The play is structured as a series of performances by Afong Moy, in a setting that couldn't be more perfect - a dingy red velvet curtain that's swept aside to reveal Afong arrayed in gorgeous traditional clothing sitting amongst Chinese vases, figures, and other artifacts, all displayed in rich red and deep wood surroundings (costume design by Matt LeFebvre, set and prop design by Joel Sass). Afong is accompanied by her translator Atung, whom she dismisses as irrelevant to her story, and who at first sits quietly on the side, until he gets a chance to tell his story too. Afong speaks directly to the audience in a tongue and cheek way, full of youthful enthusiasm for everything she's experiencing. After each performance, which includes walking on her tiny bound feet, eating with chopsticks, and performing a traditional tea ceremony, the curtain closes and reopens again a few, or many, years later. The performance is repeated, but things have changed, as Afong becomes less of a performance and more of a person. Her story is an allegory for America's complicated history with immigration and immigrants, particularly Chinese immigrants, and in the end emphasizes the humanity of people who just want to be seen and known.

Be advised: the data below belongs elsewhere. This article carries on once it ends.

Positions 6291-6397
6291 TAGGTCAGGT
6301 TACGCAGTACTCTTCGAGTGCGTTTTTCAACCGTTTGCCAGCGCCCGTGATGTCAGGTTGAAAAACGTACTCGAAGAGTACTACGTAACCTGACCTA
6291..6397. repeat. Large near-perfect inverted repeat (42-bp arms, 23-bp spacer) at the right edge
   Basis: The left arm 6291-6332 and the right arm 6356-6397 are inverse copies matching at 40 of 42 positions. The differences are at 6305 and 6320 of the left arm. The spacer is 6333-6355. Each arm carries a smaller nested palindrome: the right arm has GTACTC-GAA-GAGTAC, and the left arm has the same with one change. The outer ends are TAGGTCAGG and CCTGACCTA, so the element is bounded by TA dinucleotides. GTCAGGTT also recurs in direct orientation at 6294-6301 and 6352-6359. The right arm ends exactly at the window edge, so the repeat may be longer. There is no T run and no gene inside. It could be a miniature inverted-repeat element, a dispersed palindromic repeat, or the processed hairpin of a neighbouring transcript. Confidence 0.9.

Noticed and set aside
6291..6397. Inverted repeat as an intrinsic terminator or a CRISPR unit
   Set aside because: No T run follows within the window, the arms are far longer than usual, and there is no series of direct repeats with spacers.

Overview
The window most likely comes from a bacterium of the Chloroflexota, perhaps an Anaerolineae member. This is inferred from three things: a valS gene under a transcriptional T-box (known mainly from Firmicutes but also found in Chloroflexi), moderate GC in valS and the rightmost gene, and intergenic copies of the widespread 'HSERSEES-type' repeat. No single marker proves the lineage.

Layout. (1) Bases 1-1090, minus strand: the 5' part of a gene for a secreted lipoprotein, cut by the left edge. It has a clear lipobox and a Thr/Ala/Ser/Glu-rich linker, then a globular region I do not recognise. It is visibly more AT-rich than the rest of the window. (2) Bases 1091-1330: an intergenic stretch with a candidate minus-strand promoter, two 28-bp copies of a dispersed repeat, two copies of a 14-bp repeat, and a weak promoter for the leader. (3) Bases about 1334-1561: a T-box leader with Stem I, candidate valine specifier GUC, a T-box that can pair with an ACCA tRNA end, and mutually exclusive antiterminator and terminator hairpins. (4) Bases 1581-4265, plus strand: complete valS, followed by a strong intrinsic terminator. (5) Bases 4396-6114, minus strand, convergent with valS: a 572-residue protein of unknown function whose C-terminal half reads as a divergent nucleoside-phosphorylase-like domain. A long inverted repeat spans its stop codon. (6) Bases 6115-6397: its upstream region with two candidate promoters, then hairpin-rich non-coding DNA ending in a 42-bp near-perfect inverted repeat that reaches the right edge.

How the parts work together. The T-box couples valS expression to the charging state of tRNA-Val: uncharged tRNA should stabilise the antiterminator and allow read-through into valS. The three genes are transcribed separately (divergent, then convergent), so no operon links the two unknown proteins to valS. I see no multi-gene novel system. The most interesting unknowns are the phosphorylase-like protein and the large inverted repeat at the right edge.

|Katie Bradley as The Chinese Lady (photo by Nicole Neri)|
|Michael Sung Ho and Katie Bradley (photo by Nicole Neri)|
There's a lot going on here in this seemingly simple little play that concisely tells this very specific and odd story, relating it to the larger world and our present reality. Everything is thoughtfully done by the team at Open Eye Theatre, with great attention to detail (even with the tokens we pay to see the performance). The new #TCTheater season is already off to a great start, with Open Eye Theater seeing the bar high.